If torture “works” as Brennan claims, then presumably the Senate and the President would approve of its use. The brutalization of human life, of family members and neighbors is not seen as, in principle, evil and morally and politically repugnant.

According to the explicit rules of conduct of Brennan and the implicit beliefs of the Senate, only “useless” torture is subject to censure – if an address is obtained or a torture victim names a colleague a ‘terrorist’ to avoid further pain, then by the criteria of the Senate Report  torture is justified.

According to the operational code of the CIA, international law and the Geneva Conventions have to be modified: torture should not be universally condemned and its practioners prosecuted. According to the Senate only torture that “doesn’t work” is reprehensible and the best judge of that is the head of the torturers, the CIA director.

Echoing Brennan, President Obama, leaped to the defense of the CIA, conceding that only some ‘errors’ were committed. Even that mealy mouth admission was forcibly extracted after the President spent several years blocking the investigation and months obstructing its publication and then insisting on heavily editing out some of the most egregious and perverse passages implicating NATO allies

The Senate Report fails to discuss the complicity and common torture techniques shared between Israel’s Mossad and the CIA and Pentagon. In defense of torture, the CIA and White House lawyers frequently cited Israel’s Supreme Court ruling of 1999 which provided the “justification “for torture. According to Israel’s Jewish judges, torturers could operate with impunity against non-Jews (Arabs) if they claimed it was out of “necessity to prevent loss of or harm to human life”. The CIA and Harvard law professor and uber-Zionist zealot, Alan Dershowitz echoed the Israeli Mossad “ticking time bomb” justification for torture, according to which “interrogators can employ torture to extract information if it prevents a bombing”. Dershowitz cited the efficiency of Israel’s torturing a suspect’s children.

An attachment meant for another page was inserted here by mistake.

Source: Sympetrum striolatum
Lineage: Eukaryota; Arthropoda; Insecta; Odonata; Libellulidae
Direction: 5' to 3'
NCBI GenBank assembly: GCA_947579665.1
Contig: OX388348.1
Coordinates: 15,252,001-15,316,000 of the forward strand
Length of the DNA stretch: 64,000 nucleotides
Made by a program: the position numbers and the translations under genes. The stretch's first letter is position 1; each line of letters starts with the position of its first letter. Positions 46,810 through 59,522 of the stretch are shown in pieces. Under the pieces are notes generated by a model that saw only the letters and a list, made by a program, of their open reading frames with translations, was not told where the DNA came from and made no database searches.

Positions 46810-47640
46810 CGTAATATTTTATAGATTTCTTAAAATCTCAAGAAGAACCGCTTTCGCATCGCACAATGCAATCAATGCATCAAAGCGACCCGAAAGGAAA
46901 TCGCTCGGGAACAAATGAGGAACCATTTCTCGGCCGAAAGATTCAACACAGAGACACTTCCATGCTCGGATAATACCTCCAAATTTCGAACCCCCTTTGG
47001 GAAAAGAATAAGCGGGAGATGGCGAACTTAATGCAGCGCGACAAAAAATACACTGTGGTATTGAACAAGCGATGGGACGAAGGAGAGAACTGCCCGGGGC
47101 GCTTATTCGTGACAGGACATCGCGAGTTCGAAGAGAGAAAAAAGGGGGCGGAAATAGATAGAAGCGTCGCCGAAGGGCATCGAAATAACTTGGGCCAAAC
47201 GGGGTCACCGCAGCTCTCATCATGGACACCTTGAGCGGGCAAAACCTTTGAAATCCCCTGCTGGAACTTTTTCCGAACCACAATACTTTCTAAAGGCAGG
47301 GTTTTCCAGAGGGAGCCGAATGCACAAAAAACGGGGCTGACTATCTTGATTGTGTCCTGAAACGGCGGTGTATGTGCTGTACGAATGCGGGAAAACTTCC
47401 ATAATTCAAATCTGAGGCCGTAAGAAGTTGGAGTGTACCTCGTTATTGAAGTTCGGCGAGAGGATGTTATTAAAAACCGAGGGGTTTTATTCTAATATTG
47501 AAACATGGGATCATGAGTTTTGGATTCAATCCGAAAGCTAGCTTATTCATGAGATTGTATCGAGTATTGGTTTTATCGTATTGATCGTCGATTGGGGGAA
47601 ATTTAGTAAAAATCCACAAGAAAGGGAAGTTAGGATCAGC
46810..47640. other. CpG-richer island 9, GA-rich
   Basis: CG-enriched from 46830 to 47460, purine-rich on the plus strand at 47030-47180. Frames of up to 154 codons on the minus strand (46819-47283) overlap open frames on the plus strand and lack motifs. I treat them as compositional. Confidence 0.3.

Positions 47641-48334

The CIA officials frequently cited the Israeli ‘ticking bomb’ justification for torture in 2007, at Congressional hearings in 2005, and earlier in 2001 and 2002. The CIA knows that the US Congress, under the control of the Zionist power configuration, would be favorably disposed to any official behavior, no matter how perverse and contrary to international law, if it carried an Israeli mark of approval or ‘logo’.

The US CIA and Israeli’s Mossad share, exchange and copy each other’s’ torture methods. The US torturers studied and applied Israel’s routine use of sexual torture and humiliation of Muslim prisoners. Racist colonial Israeli tracts about techniques on destroying the ‘Arab Mind’ were used by US intelligence. Israeli officials borrowed US techniques of forced feeding hunger strikers. Mossad’s technique of ‘Palestinian hanging’ was adopted by the US. Above all, the US copied and amplified Israel’s extra-judicial ‘targeted’ killings – the center piece of Obama’s counter-terrorism policy. These killings included scores of innocent bystanders for every ‘successful target’.

The Senate Report fails to identify the intellectual authors, the leading officials who presided over and who ultimately bear political responsibility for torture.

Top leaders, Presidents George W. Bush and Barack Obama, and Senate Intelligence Committee chairperson, Diane Feinstein, resort to the Nazi war criminals plea “we didn’t know”, “we were misled” and “the CIA didn’t tell us”.

No judge at the Nuremberg Trials believed them. Nor will any international court of law believe US political leaders’ pleas of ignorance of the CIA’s decade-long practice of torture – especially after former Vice President Cheney lauded the practice on US television and boasted he would implement the same policies again. (One has to wonder about the ‘source’ of Cheney’s transplanted heart…)

During the administration of President Bush, Jr., CIA leaders submitted detailed reports on intelligence, including the sources and the methods of obtaining the information, on a routine basis – with videos and ‘live feeds’ for the politicians to view. Nothing was ‘held back’ then and now, as current CIA head John Brennan testifies. From 2001 onward torture was the method of choice, as testimony from top military officials revealed during the Abu Ghraib investigation.